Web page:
Visit a Park for Your Health Want to become more physically fit? Head to your local park, says Andrew Mowen, associate professor of recreation, park, and tourism management. “Studies show that people exercise more when they have access to parks,” he says. “They also are less stressed and have fewer anxiety disorders when they visit parks.”
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“Work Out” Your Hot Flashes Menopausal women who exercise may experience fewer hot flashes in the 24 hours following physical activity, according to Steriani Elavsky, associate professor of kinesiology, and colleagues. “Some people think that performing physical activity could increase hot flashes because it increases body temperature,” says Elavsky. “But our research shows that this is not true. On average, the women in our study experienced fewer hot flash symptoms after exercising.”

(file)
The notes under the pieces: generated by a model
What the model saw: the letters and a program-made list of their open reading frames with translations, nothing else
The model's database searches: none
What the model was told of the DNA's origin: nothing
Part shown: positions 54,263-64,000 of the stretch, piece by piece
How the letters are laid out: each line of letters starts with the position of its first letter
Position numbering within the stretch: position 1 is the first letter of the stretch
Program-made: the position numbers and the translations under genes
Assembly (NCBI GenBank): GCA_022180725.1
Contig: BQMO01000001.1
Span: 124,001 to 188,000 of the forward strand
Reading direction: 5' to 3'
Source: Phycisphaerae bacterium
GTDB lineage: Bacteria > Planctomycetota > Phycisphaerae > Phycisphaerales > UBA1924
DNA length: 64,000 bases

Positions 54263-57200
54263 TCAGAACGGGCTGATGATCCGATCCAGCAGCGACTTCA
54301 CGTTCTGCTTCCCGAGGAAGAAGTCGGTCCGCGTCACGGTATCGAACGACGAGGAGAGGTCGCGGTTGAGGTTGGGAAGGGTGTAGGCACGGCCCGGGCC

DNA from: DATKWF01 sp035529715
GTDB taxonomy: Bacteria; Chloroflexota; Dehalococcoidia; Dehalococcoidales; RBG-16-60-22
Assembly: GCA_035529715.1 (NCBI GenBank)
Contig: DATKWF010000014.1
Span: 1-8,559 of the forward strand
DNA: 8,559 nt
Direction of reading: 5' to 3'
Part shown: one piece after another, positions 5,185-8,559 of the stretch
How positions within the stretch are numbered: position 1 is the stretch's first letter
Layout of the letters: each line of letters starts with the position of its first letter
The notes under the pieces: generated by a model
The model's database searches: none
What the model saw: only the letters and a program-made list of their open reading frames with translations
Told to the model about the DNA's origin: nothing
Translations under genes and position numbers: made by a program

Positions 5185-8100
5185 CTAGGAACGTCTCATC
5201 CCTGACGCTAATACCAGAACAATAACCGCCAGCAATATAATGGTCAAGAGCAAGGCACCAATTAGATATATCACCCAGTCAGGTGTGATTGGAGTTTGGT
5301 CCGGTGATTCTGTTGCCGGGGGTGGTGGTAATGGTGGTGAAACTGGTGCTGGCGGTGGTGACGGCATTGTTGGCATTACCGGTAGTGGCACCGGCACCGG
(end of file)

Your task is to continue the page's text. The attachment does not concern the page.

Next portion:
Binge-Eating Disorders Roughly four million Americans regularly binge eat to the point of feeling sick. Repeated bingeing on fatty food may change patterns of neural signaling in the brain in a manner similar to that which occurs during drug use, according to research on rats conducted by Professor of Nutritional Neuroscience Rebecca Corwin. “These changes in the brain could perpetuate the bingeing behavior and may explain why binge-eating disorder is so difficult to treat,” she says. “What’s particularly interesting is that only rats with restricted access to a fatty treat a few times a week will binge on the treat. Rats that get to eat a little of the treat every day don’t binge and don’t show the same changes.”
Symptoms of Binge-Eating Disorder Provided by the Mayo Clinic
• Eating unusually large amounts of food • Eating even when you’re full or not hungry • Eating rapidly during binge episodes • Eating until you’re uncomfortably full • Frequently eating alone • Feeling that your eating behavior is out of control • Feeling depressed, disgusted, ashamed, guilty, or upset about your eating • Losing and gaining weight repeatedly, also called yo-yo dieting If you or a loved one has any symptoms of binge-eating disorder, seek medical help as soon as possible.